Advantages and Disadvantages of In Vitro Fertilization
written by: weborglodge
• edited by: BStone
• updated: 12/24/2010
If you and your partner are like the 10 percent of infertile couples in the United States, you may consider the advantages and disadvantages of in vitro fertilization as a viable way to experience child birth. More than 250,000 children have been conceived using this method.
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What Is In Vitro Fertilization?
In vitro fertilization (IVF) is the process of assisted fertilization. The primary advantage, of course, is being able to conceive despite medical conditions which prevent it through natural means or other causes of infertility. Egg are fertilized in a laboratory setting and implanted in the woman.
Medications in the weeks following implantation help ensure implantation in the uterus. Pregnancy can be confirmed through a blood test after about two weeks following implantation.
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Advantages of In Vitro Fertilization
Improvements in the procedure have made the process less invasive, with several stages of the procedure done in a doctor's office rather than in a hospital. It also provides a means for women to avoid surgery in cases where there is damage to the fallopian tubes to correct these types of infertility problems.
The success rate is about that of conceiving naturally, with younger women more likely to conceive than older women. The medical evidence also suggests that the procedure is safe. For some couples, the prospect of having a child of their own outweighs any risks associated with the procedure.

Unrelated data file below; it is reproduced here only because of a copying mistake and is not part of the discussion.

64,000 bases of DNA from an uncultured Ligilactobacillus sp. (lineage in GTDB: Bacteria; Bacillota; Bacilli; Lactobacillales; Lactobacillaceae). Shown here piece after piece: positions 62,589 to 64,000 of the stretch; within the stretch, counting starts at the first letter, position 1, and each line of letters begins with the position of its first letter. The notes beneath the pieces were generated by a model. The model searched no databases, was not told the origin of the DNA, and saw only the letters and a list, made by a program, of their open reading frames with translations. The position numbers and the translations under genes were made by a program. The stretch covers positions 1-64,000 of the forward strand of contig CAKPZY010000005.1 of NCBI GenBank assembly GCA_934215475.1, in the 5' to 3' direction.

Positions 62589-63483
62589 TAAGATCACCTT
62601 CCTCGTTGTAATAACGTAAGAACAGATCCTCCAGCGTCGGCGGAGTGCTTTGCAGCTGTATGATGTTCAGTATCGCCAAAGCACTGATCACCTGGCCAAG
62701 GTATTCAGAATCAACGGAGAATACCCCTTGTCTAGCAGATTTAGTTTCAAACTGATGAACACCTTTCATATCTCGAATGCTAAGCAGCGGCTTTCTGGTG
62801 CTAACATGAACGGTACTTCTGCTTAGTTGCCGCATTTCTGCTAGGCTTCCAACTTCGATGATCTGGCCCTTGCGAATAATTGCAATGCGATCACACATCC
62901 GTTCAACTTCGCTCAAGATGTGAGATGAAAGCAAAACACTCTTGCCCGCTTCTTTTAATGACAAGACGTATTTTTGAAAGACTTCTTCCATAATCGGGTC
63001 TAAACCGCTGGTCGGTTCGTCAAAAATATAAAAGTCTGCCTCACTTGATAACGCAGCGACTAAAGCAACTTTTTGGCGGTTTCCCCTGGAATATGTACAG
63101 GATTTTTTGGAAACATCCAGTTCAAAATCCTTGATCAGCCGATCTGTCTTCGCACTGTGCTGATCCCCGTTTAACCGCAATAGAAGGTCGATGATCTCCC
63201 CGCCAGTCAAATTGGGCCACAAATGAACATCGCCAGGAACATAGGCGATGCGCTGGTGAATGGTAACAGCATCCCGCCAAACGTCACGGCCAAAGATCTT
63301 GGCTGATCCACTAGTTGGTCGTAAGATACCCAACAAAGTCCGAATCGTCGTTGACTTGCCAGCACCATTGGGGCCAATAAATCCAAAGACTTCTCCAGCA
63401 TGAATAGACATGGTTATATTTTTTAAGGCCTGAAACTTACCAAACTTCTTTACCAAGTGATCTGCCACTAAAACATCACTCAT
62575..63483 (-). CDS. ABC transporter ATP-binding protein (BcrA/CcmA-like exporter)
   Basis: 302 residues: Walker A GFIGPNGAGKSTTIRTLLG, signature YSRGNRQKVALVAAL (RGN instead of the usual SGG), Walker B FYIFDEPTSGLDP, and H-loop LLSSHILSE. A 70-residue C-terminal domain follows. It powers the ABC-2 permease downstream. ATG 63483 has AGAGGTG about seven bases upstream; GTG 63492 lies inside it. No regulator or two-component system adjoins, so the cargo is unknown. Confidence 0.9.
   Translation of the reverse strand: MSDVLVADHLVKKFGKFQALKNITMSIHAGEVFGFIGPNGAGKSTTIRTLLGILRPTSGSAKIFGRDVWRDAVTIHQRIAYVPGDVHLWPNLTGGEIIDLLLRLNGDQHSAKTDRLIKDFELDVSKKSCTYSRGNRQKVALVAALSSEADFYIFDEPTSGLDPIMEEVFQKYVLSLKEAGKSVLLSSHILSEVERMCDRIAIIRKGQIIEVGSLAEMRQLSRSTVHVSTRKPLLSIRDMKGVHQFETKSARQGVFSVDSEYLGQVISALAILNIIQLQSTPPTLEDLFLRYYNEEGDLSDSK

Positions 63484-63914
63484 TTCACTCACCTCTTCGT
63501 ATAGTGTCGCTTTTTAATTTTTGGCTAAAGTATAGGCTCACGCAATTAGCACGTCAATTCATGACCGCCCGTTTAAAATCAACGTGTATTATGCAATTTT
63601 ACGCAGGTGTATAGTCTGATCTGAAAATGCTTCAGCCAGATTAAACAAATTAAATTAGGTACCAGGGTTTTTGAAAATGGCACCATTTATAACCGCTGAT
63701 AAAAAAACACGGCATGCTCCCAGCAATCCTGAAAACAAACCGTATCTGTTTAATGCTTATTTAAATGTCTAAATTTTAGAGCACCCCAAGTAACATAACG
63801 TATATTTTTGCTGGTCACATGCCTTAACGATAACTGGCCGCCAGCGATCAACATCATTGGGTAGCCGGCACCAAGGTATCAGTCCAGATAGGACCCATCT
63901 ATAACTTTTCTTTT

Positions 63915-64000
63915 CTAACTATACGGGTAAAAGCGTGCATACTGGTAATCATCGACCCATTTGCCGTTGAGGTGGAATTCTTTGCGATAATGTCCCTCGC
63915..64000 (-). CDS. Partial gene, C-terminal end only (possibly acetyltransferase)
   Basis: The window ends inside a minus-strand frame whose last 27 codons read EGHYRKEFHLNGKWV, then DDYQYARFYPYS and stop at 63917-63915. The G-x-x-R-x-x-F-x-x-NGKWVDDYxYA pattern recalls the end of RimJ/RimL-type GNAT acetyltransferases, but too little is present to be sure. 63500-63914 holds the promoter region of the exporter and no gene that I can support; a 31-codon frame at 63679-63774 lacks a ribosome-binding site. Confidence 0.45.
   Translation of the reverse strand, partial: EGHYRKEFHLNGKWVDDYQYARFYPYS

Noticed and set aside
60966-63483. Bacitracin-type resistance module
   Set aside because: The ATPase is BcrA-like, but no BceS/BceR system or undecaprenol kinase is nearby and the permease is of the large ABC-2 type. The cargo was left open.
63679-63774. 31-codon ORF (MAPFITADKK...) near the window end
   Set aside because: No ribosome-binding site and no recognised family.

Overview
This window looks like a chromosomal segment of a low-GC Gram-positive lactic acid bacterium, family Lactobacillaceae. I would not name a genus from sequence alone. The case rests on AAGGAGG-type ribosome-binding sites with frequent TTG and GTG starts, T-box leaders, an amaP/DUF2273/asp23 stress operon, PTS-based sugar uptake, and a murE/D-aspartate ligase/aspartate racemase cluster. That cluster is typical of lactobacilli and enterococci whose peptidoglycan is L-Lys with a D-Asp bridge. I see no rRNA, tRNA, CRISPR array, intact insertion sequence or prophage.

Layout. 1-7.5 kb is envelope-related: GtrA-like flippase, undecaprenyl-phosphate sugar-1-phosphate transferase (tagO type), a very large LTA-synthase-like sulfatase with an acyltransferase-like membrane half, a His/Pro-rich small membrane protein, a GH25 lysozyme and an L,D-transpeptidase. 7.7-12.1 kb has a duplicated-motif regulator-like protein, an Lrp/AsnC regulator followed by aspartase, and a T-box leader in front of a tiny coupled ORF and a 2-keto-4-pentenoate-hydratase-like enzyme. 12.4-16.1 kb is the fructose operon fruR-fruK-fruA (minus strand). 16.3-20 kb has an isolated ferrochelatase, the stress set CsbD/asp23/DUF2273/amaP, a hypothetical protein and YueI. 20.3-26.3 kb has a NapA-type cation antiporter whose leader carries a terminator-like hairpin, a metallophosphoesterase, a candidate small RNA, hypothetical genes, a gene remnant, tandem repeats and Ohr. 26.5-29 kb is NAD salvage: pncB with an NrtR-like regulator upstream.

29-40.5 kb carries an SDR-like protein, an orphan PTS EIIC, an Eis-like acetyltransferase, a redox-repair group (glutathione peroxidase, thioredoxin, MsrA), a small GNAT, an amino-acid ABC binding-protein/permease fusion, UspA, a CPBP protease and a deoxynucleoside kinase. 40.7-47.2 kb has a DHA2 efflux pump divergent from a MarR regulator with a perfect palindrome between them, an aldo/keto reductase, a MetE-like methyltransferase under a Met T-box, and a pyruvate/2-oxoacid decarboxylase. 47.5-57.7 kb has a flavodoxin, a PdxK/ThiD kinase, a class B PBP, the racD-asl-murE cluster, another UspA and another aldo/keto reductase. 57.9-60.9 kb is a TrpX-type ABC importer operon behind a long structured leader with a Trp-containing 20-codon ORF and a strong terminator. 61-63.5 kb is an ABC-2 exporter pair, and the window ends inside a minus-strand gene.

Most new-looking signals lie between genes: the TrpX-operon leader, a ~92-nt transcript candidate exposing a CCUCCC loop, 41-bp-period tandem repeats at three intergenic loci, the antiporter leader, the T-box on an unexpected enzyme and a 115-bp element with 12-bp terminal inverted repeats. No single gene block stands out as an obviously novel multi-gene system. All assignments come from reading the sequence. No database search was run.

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Disadvantages of In Vitro Fertilization
Any medical procedure carries a certain degree of risk. In vitro fertilization is no exception. Because hormonal levels are being manipulated in the woman, there is a slight risk of a condition known as "Ovarian Hyper stimulation Syndrome," or an over-stimulation of the ovaries. A woman may feel nauseated or experience a lack of appetite. In more severe cases, the gastrointestinal symptoms may be more pronounced. The symptoms however, soon resolve themselves.
During the procedure, more than one embryo is typically implanted to increase the success rate. However, there is a risk more than one embryo will implant, leading to multiple births.This can be a major disadvantage if you and your partner are unprepared for this situation. Statistics show that nearly two-thirds of births were of a single baby.
Another thing to consider is the cost. In vitro fertilization is not often the first choice for many couples because of this factor. The cost of in vitro fertilization may range upwards of $12,000 or more. Before moving forward, you may want to consult with your insurance company to see what expenses may be covered. Unfortunately, financial barriers may make this procedure inappropriate for some couples.
Other issues surround personal feelings. If viable sperm or eggs cannot be retrieved, you may be forced to consider a donor. Some couples may be uncomfortable with this prospect. It also adds a legal aspect which may further affect your thoughts.
In vitro fertilization may not be the ideal method for all couples and causes of infertility. It does offer another choice for couples wishing to conceive. A frank discussion with your doctor can help you and your partner decide if in vitro fertilization is right for you.